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What is the difference between ‘String’ and ‘string’ in TypeScript ?

Last Updated : 03 Feb, 2023
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Unlike JavaScript, TypeScript uses static typing, i.e. it specifies what kind of data the variable will be able to hold. Since TypeScript is a superscript of JavaScript, it also holds a distinction between a string and String. The usage of a string object in JS (or TS for that matter) is very minimal. String objects have the feature of adding a property to an object. 

In general, the string(with a small ‘s’) denotes a primitive whereas String(with an uppercase ‘S’) denotes an object. JavaScript supports five types of primitives and string is one of them. You will get the idea of Variables and Datatypes in JavaScript from linked article.

Primitive string: The string(with a small ā€˜sā€™) indicates a primitive, primitives are values that hold no properties. String literals and a few strings returned from a string function call can be classified as a primitive(string). A primitive string can be converted to an object by using a wrapper.


var test1 = "A TypeScript variable of type 'string'";

Object String: The object is an accumulation of different properties. An object can call numerous methods corresponding to it.


var test2 = new String('another test');
  • Example: 


let a = new String("An object !");
let b = "A literal ! haha";



In the above code, we see the type of variable “a” is an object whereas “b” is a primitive (string). It shows that a string literal is primitive. The important thing to note here is that we are able to use a method for “b” even though it is not an object. This is because JavaScript changes a primitive to its object when a method is called through it. This happens for a very small amount of time just to execute the method and returns back to its primitive self. Then why question may arrive why we will need String object! 

Need of String Object: 
When we use the keyword new, TS creates a new object every time unlike when you use a primitive type, if you have the same value for the variables then they point to the same memory. Refer to the below example.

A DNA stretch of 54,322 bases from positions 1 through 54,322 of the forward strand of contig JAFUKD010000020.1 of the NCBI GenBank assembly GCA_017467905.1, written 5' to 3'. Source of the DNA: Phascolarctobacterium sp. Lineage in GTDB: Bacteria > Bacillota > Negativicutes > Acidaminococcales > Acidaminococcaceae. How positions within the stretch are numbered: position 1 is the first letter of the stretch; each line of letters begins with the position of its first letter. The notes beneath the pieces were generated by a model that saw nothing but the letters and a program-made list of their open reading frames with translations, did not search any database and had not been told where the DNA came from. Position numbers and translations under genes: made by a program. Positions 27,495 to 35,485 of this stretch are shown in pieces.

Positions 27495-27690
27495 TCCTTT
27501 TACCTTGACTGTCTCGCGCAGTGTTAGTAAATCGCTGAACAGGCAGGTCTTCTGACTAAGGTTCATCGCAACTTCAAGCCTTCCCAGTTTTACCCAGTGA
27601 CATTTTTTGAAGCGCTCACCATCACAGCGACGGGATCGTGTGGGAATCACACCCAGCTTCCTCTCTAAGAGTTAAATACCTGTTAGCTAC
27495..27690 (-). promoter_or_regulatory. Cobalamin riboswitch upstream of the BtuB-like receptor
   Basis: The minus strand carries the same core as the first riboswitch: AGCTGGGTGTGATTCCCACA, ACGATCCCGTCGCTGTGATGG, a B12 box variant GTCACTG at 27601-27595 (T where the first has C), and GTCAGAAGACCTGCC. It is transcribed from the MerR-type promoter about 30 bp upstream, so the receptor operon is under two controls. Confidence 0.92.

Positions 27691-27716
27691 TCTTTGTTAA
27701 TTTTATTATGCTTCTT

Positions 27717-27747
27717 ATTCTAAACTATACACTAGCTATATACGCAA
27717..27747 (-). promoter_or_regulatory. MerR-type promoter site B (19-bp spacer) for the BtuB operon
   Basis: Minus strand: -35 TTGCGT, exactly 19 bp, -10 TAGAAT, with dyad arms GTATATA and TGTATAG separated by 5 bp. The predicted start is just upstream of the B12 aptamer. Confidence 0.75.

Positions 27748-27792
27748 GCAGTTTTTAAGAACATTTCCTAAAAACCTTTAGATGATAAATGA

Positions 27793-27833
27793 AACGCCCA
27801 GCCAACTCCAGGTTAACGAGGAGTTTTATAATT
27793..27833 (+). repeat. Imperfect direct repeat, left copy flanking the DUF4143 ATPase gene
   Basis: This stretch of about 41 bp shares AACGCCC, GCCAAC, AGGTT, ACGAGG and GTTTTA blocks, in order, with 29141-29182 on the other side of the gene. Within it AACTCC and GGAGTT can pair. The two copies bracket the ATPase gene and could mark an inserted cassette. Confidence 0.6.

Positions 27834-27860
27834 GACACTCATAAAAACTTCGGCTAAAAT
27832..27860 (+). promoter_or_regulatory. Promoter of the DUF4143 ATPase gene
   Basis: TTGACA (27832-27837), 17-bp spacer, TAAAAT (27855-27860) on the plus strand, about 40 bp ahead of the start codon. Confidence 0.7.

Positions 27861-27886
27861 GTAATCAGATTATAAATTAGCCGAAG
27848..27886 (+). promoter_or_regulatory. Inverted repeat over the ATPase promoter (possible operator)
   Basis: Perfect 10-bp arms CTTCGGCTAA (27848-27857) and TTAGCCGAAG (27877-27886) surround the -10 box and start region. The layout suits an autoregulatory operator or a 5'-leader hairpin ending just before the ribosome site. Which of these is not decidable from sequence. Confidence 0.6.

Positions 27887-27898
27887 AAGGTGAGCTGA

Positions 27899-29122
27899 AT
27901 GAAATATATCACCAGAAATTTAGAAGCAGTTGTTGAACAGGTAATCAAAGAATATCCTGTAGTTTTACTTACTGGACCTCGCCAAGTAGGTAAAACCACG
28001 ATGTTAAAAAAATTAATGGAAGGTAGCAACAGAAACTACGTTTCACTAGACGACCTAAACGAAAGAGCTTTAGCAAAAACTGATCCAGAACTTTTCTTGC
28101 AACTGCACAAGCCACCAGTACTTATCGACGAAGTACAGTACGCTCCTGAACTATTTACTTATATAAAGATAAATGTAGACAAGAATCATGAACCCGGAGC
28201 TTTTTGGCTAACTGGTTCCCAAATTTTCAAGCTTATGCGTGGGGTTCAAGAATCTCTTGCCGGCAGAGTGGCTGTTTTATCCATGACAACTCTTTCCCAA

• Example 1: The below example will shows how a1 and b1 are shown to be equal since they are literals having the same value, whereas a2 and b2 are shown to be different because we used the keyword new which creates two different objects. 


let a1 = "Hello World";
let b1 = "Hello World";
console.log(a1 != b1);
let a2 = new String("Hello World");
let b2 = new String("Hello World");
console.log(a2 != b2);


  • Example 2: The use of eval differs from primitive string to object. Refer to the following example. In this example, we will see how string and String differ when using eval() method. The string primitive is directly evaluated that is 25 * 25 gives you 525 as the output whereas the object will give the output as itself since eval() returns the argument unchanged if it is not a primitive string. We can also evaluate the object by changing it to a primitive string using toString() method.


var a3 = '21 * 25' ;
var b3 = new String("1 + 1");


String { "1 + 1" }

As we have learned above the string object can hold properties. We can use String objects to hold an additional value in the properties. Even though this not commonly used, it is still a feature of JS. 

var primitive = 'hello';
var object = new String('HELLO');
primitive.prop = 'world';//Invalid
object.prop = 'WORLD';//Valid

Difference between string and String:

string primitive String object
The string primitives are used extensively. The String object are scarcely used.
The string primitives only hold the value. The String object have the ability to hold the property.
The string are immutable thus are thread safe. The String object is mutable.
The string primitive has no methods. The String object has methods.
Cannot create two different literals with the same value. You can create new objects with the keyword ‘new’.
It is a primitive data type. Wraps primitive data type to create an object.
Passed by value that is copy of primitive itself is passed. Passed by reference to the actual data.
When using eval() these are directly treated as source code. When using eval() these are treaded as a string.


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